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IIT JEE complex root probability (part 2)

Video transcript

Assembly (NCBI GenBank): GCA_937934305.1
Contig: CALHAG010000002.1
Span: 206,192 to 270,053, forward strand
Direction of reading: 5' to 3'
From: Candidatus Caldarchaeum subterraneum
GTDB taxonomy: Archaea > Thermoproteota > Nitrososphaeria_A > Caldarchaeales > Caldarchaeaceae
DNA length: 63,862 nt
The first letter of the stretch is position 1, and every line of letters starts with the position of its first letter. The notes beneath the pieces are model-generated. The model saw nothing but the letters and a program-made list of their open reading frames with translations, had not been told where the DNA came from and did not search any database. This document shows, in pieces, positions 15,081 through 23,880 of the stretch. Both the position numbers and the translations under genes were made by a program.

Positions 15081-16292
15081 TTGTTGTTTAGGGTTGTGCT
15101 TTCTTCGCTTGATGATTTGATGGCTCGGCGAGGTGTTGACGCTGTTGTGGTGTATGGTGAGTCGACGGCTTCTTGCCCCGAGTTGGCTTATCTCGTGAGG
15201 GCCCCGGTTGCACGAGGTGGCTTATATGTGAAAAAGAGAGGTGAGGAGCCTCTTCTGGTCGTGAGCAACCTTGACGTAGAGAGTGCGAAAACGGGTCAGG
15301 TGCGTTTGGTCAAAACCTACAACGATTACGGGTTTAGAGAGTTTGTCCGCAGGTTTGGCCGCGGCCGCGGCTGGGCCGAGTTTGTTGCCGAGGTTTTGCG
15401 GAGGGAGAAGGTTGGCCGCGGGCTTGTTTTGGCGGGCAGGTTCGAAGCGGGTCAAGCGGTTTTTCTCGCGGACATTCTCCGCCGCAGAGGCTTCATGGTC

In the last video, we started on this problem right here, where we said let omega be a complex cube root of unity, and omega cannot be equal to 1. And so we figured out what all of the complex cube roots of unity were. We figured out-- well, we knew that 1 was one of them, and we used that to factor out this third degree equation right over here. And we figured out the other roots, cube roots, of unity were negative 1 plus or minus the square root of 3i over 2. And we said, look, the problem said let omega be one of the, or be a complex cube root of unity. So I just picked it to be the negative version. So I said let omega be this thing right over here. Now, just to kind of explore the space a little bit, we said, OK, what's omega squared? And we figured out that it was actually the conjugate of this. It's the plus version of this. So we got omega squared right over here. And then I kind of wasted your time a little bit because we know what omega cubed is. We know that omega is a cube root of unity, so omega cubed must be unity. But it wasn't harmful, I guess, to go through the process. It shows you sometimes my brain gets into a rut and just does stuff that it doesn't have to do. But we figured out-- we multiplied this times omega to show that, hey, it is definitely equal to 1. So what we were able to do is set up a situation, and we will use this to think about the next part of the problem. So omega is equal to negative 1/2. Or maybe I should say omega to the first power is equal to negative 1/2 minus the square root of 3 over 2i. Omega to the second power-- let me write it over here-- omega to the second power is equal to negative 1 plus the square root of 3 over 2i. And then omega to the third power, and that was pretty straightforward, is equal to 1. And I touched on this in the last video. What is omega to the fourth power? Omega to the fourth power is going to be omega to the third times omega. So it's going to be omega again. So this is also going to be-- let me scroll to the left a little bit-- this is also going to be omega to the fourth power. Omega to the fourth power is the same thing as a omega to the first power, which is this. Now, what's to the fifth power? Well, it's going to be omega times the fourth power, so it's omega times this. Well, omega times this is the same thing as omega squared, so it's going to be that. So this is omega to the fifth power. And what's omega to the sixth power? Well, that's just the same thing as taking omega cubed and squaring it, so this is also going to be 1. So this is omega to the sixth. Or you could just use, it's this times omega because it's to the fifth power, and we saw that that's also equal to 1. And the reason why I went up to the sixth power is because, if you'll remember the old problem, we're rolling a die. And on that die-- I'm assuming it's a normal six-sided die-- we're going to get values between 1 and 6. And we're going to take omega to the different powers, and we're going to see if it equals to 0. And we want to find the probability of this being equal to 0. So let me write this down. We want to find the probability that omega-- and we're just using the omega that we picked because they said it's one of the complex roots that isn't 1-- so we want to find the probability that omega to the first die of the roll plus omega to the second die of the roll plus omega to the third die of the roll, that when you take their sum, that that is equal to 0. This is what we need to figure out. So to figure this out, let's just figure out what combinations of powers of omega will even add up to 0. How can we even add them up to 0? I mean, they all have to cancel out some way. And if you look at them, it looks pretty interesting of how they might cancel out. If I take one version of this, the only way that they really can cancel out is if I take one version of this, and add it to this, and then add it to this. Let me show you. If I take negative 1/2 minus the square root of 3 over 2i, and I add it to this, and I add it to this, negative 1/2 plus the square root of 3 over 2i, and then I add it to 1, and then I add it to this, and then I add it to this, what do I get? Well, you're going to have this guy and this guy are going to cancel out. Negative 1/2 plus negative 1/2 are going to be equal to negative 1. You add negative 1 to 1, it's going to be equal to 0. So essentially, what it was asking us, what's the probability that I get, for each of these terms, that I get one each of each of these powers of omega? Or another way of thinking about this, what's the probability-- so if we think of it this way. Let's think of it this way. r1 could be equal to-- we're going to get omega here, which is the same thing as omega the fourth power. So r1 could be 1 or 4. And this is in the situation where the first one gives us omega. The second one is omega squared, or the second one gives us this value. And then the third one gives us 1. So r2 would be 5 or 2. And then r3 would be equal to 3 or 6. Now, I want to be very clear. We could swap these around. There's actually six ways that you could-- instead of this being the first roll, this roll could be 1 or 4, and then this one could be 5 or 2, and then this one could be 3 or 6. So there's actually six ways of doing this, I guess you could say. You could permute these six different ways, or 3 times 2 times 1. But we'll think about that in a second. But assuming that we want this way, where this first one is going to evaluate to this, and the second one is going to evaluate to this, and the third one is going to evaluate to this, what's the probability of that happening? And then we're going to multiply that 6 by 6 because there are six ways to arrange these terms right over here. So let's do that. So what's the probability of that happening? Well, the probability that r1 is a 1 or a 4, well, that's two values out of six, so the probability is 1/3 there. The probability that r2 is a 5 or 2, well, that's also going to be 1/3. There's two values out of a possible of six. The probability that r3 is a 3 or a 6, only two possibilities there. So two out of six possible faces of the die, so times 1/3. So the probability that this first one is going to evaluate to this value right over here, the second one is going to evaluate to this value, and the third one is going to evaluate to 1, is going to be 1/3 times 1/3 times 1/3, which is 1/27. And I touched on this already, there's six ways. You could rearrange this six ways. You have three terms, and you're putting them in three places. So in the first place, you could put three of the terms. In the second place, you have two terms left that you could put. And in the last place, you only have one term left. So there's 3 times 2 times 1 ways to arrange these things. We can arrange this 3 times 2 times 1 different ways, so there's six different arrangements. The probability of each is 1/27. So the probability under question, this thing over here, there's six arrangements. There's six arrangements of getting these things to be added up in this way, and the probability of each of them is 1/27. So it's equal to 6/27, and if you divide the numerator and the denominator by 3, it's equal to 2/9. And we're done. It wasn't too bad, I think. The probability of getting omega to the r1 plus omega to the r2 plus omega to the r3, where r1 and r2 and r3 are numbers obtained from rolling a fair die, the probability-- when you add all of these, it's going to be equal to 0-- is 2/9. And I thought that was a pretty neat problem.